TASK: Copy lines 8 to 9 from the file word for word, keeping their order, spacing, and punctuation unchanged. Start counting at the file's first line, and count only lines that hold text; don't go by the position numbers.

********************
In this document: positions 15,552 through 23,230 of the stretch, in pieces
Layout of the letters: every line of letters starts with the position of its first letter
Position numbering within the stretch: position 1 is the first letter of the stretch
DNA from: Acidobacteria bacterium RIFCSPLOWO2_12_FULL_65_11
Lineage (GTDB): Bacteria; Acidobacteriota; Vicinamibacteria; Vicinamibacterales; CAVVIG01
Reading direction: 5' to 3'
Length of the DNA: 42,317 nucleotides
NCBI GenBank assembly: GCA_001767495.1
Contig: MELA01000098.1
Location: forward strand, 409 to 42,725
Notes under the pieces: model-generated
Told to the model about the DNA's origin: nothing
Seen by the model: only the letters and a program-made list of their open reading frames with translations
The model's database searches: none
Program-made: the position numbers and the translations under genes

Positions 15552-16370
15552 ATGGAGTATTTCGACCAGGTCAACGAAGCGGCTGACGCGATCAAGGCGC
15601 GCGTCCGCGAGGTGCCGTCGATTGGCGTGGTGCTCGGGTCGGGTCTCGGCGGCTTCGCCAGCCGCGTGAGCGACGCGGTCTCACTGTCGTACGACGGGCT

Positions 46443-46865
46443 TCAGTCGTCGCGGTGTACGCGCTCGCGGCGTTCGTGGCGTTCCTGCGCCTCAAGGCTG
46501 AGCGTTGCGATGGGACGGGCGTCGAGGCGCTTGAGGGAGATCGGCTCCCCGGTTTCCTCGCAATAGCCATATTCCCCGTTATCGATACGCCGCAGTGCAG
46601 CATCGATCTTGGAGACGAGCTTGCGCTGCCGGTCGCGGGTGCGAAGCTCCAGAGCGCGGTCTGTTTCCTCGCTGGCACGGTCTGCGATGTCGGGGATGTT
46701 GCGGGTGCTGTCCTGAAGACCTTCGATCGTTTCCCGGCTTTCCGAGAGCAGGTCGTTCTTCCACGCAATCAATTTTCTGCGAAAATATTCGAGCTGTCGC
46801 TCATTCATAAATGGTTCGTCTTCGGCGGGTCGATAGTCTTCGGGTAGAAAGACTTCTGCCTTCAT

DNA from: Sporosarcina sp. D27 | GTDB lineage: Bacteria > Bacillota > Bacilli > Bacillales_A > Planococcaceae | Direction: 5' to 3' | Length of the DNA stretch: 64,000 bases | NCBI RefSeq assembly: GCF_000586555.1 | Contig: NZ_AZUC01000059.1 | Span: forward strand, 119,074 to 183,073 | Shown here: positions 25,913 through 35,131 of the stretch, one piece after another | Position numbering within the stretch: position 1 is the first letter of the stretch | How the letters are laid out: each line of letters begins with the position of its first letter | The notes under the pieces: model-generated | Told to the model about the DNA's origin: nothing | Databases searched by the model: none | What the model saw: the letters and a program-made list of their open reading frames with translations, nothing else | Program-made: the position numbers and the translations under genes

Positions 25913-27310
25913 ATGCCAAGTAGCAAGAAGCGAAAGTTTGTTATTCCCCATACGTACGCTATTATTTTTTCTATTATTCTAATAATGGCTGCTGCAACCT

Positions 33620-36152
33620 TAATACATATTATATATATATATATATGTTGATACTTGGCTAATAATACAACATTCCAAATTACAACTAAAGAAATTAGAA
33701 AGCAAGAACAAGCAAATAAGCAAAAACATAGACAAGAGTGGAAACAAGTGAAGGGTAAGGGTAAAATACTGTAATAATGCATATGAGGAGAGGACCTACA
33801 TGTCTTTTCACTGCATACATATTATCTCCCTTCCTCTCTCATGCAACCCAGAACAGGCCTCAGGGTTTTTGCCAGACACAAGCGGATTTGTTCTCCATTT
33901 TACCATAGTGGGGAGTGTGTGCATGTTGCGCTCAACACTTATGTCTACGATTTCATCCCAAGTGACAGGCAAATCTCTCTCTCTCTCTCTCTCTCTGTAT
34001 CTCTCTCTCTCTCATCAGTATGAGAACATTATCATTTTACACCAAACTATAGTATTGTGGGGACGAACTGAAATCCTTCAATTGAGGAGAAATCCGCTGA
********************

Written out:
NCBI GenBank assembly: GCA_001767495.1
Contig: MELA01000098.1